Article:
A Moment Symposium: Is There a Secret Ingredient in the Jewish Relationship with Food?

By Breger, Sarah; Kandil, Caitlin Yoshiko et al. | Moment, July-August 2013 | Go to article overview

A Moment Symposium: Is There a Secret Ingredient in the Jewish Relationship with Food?


Breger, Sarah, Kandil, Caitlin Yoshiko, Levin, Sala, Meyers, Emma, Moment


JAMI ATTENBERG * SUE FISH KOFF * ARI HART * ANDY KASTNER * JONATHAN KLAWANS * DAVID KRAEMER TIMOTHY LYTTON * GIL MARKS * ALLAN NADLER JOAN NATHAN * YOTAM OTTOLENGHI * RUTH REICHL CLAUDIA RODEN * ORIT ROZIN * SUSAN STARR SERED MIMI SHERATON * MICHAEL STERN * SHALVA WEIL

GIL MARKS

There is no way you can practice Judaism religiously or culturally without food. Food has been intrinsic to Jewish ritual, life and culture from the outset. What is the very first act that the Israelites in Egypt are commanded to do? It's to have a communal meal--roast lamb and herbs, some nice shwarma. And with that, the beginning of the Jewish people is through a meal. The famous joke--"They tried to kill us, we won, now let's eat"--is not really that far from the truth. Within the Jewish legal framework is an understanding that various rituals are accompanied by a seudat mitzvah, or celebratory meal, whether a bris or a baby naming or a bar mitzvah or a wedding. Any sort of life cycle event is accompanied by a seudat mitzvah. Some foods are almost sanctified by their use in these meals or holidays and rituals. So food that may have not been Jewish at one point can become Jewish. Chicken soup, for example, became very popular after a meat shortage after the Black Death, leading Europe to become a chicken-raising culture. Simultaneously, Italian Jews introduced noodles to the Franco-German Jews, and chicken soup with frimzel, or egg noodles, became standard. But then what do you do on Pesach when you can't have egg noodles--the matzoh ball or knaidel emerges. You can see the continuing adaptation that created the cultural Jewish gastronomy.

Gil Marks is a rabbi, author of Encyclopedia of Jewish Food and founding editor of Kosher Gourmet magazine.

CLAUDIA RODEN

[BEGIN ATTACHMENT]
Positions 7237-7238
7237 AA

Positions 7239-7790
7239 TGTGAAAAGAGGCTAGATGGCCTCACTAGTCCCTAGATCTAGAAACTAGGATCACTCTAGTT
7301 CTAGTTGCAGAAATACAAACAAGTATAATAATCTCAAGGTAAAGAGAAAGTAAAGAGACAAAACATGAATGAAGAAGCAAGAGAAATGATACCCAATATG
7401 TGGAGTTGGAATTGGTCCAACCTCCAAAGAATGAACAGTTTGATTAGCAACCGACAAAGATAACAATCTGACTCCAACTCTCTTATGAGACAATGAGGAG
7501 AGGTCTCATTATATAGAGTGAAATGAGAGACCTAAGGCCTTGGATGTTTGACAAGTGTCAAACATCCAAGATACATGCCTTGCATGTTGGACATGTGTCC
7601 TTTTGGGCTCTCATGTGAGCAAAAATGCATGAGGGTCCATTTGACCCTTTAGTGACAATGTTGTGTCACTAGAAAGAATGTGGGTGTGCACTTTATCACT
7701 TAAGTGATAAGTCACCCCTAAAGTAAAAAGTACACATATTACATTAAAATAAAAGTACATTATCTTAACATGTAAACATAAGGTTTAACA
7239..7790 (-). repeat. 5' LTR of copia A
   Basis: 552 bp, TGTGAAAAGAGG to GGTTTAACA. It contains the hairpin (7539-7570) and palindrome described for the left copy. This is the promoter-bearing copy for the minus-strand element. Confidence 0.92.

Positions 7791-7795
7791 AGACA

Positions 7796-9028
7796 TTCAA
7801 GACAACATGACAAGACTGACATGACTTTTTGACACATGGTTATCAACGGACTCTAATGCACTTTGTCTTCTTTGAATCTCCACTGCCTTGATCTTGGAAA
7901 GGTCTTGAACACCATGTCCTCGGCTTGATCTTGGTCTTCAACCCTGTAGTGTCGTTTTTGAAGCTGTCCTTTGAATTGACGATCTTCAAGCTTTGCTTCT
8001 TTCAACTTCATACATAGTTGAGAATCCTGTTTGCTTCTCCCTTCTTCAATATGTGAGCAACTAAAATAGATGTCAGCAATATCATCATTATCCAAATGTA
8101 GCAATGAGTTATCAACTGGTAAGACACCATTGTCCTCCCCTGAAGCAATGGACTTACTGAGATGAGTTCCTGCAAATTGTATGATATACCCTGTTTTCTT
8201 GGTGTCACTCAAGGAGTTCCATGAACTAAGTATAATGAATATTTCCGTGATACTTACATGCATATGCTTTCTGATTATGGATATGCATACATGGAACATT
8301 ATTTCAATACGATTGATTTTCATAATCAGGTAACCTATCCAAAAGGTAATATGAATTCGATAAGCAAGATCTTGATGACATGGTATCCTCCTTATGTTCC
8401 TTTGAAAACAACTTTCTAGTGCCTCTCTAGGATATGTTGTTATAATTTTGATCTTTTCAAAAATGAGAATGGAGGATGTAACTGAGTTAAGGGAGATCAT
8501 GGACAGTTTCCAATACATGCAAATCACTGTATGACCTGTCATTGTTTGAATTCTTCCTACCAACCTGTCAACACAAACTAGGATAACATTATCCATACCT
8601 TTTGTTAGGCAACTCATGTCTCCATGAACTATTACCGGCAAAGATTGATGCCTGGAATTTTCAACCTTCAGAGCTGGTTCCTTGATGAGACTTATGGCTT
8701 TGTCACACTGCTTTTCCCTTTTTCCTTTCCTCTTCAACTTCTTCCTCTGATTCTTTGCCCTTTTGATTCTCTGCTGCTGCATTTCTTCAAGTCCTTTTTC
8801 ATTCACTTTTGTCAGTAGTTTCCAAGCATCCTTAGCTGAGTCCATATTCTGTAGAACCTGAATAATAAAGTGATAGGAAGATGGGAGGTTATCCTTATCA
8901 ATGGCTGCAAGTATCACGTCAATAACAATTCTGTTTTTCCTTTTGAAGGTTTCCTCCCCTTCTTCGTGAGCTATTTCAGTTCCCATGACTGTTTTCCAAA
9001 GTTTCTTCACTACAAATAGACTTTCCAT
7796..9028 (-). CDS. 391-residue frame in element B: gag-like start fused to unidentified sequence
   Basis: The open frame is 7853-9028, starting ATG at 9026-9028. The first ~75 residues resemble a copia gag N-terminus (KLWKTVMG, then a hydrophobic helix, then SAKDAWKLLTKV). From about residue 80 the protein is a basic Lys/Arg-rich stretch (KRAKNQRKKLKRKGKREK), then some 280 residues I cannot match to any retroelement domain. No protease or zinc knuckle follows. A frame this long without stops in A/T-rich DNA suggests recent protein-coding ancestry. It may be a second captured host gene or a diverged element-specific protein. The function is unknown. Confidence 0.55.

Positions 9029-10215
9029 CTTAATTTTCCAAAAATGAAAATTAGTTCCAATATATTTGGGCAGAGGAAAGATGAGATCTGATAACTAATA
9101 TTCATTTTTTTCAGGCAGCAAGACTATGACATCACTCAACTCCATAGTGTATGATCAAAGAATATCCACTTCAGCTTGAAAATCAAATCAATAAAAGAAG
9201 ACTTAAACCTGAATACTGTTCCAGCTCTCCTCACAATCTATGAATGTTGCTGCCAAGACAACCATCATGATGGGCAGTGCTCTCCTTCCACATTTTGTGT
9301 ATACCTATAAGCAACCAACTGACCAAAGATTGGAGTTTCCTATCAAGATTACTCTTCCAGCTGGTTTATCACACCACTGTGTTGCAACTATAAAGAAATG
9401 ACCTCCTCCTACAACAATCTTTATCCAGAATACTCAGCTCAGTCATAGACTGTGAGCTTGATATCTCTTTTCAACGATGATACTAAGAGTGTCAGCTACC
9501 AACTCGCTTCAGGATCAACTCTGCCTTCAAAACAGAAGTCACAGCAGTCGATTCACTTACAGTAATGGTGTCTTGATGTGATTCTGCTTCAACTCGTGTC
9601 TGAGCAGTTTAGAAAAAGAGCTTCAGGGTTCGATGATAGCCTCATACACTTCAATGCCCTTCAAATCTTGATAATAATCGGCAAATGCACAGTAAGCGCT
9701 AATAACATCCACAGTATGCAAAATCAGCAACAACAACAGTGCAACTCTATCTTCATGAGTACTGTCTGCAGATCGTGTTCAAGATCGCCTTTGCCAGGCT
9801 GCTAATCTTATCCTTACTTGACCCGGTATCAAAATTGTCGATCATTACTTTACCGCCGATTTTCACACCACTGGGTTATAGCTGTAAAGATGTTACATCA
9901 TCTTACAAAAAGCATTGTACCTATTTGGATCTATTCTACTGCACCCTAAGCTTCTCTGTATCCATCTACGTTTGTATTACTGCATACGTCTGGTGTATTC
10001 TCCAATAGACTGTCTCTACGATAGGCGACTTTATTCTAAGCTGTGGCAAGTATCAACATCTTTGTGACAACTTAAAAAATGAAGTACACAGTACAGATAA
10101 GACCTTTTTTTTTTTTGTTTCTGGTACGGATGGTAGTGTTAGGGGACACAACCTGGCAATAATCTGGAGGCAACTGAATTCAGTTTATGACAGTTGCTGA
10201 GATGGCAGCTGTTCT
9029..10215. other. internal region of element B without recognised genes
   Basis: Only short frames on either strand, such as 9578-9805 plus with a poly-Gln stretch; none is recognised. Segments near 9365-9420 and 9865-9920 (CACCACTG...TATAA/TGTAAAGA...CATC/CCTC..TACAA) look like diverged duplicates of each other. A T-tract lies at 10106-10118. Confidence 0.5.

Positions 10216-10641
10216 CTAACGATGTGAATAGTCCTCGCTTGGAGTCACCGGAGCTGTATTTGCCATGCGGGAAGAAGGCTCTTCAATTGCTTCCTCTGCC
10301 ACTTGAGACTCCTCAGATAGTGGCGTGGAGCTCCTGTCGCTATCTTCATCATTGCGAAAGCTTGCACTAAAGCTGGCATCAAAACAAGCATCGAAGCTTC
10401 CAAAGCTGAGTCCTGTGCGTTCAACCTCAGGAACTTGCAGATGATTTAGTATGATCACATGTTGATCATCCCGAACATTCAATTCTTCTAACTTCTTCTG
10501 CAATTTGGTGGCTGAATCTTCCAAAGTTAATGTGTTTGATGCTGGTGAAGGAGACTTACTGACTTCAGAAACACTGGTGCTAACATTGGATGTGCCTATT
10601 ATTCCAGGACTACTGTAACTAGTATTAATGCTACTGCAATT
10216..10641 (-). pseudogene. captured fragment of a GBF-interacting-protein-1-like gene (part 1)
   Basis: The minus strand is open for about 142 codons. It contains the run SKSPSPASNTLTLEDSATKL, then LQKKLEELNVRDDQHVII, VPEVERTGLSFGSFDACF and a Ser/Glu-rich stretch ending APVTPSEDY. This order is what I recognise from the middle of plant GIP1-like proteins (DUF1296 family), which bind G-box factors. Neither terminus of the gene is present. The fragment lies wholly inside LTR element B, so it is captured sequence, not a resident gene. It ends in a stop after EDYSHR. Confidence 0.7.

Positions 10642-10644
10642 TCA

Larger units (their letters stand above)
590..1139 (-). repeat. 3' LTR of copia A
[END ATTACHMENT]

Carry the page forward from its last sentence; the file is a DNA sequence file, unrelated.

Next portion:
All Jews in Europe kept kosher until the 19th century, when they were emancipated and moved to the big cities--and many stopped keeping kosher. But most Jews in communities in the Muslim world went on abiding by kosher rules until the 1950s, when they started to leave their Muslim homelands. For the Jews of the diaspora, food has always been important, because observance of the dietary laws created a spiritual atmosphere around it. And when they stopped keeping kosher, the "Jewish foods" from their old homelands became even more important, because they were part of their identity. For Jews who weren't very religious, who had lost their old languages--like Yiddish, Ladino or Judeo-Arabic--food became one of the things that they held onto to remind themselves of who they were, of their past and their ancestry. Sometimes they have been labeled gastronomic Jews. In the last few years I've been traveling a lot--to Australia, New Zealand, South Africa, Berlin, Vienna, Amsterdam--and I could see that some of the Jews there who were no longer keeping kosher were very concerned with keeping up their Jewish food traditions on the Sabbath and on festive occasions. Even some people from Russia, for instance, who didn't eat traditional Jewish food at all through the communist years, are looking for recipes. All Ashkenazi Jews had a similar culture and similar dishes even though they came from many countries in Eastern, Central and Western Europe; theirs was almost a fixed menu, from challah and chicken soup to gefilte fish, chopped herring and chopped liver. Jews who are not Ashkenazi, who are now all referred to as Sephardi, have different dishes. Although the communities differed from one country to another and sometimes from one city to another, some similar dishes could be found all over the Sephardi world. Among these are meat stews with fruit--lamb with apricots, prunes or cherries--which they picked up in Baghdad, and their Passover almond cakes and almond cookies that they adopted in Spain. Jewish dishes are kept because of what they evoke and represent, because they are a part of Jewish cultural identity. I don't expect they'll disappear completely. …

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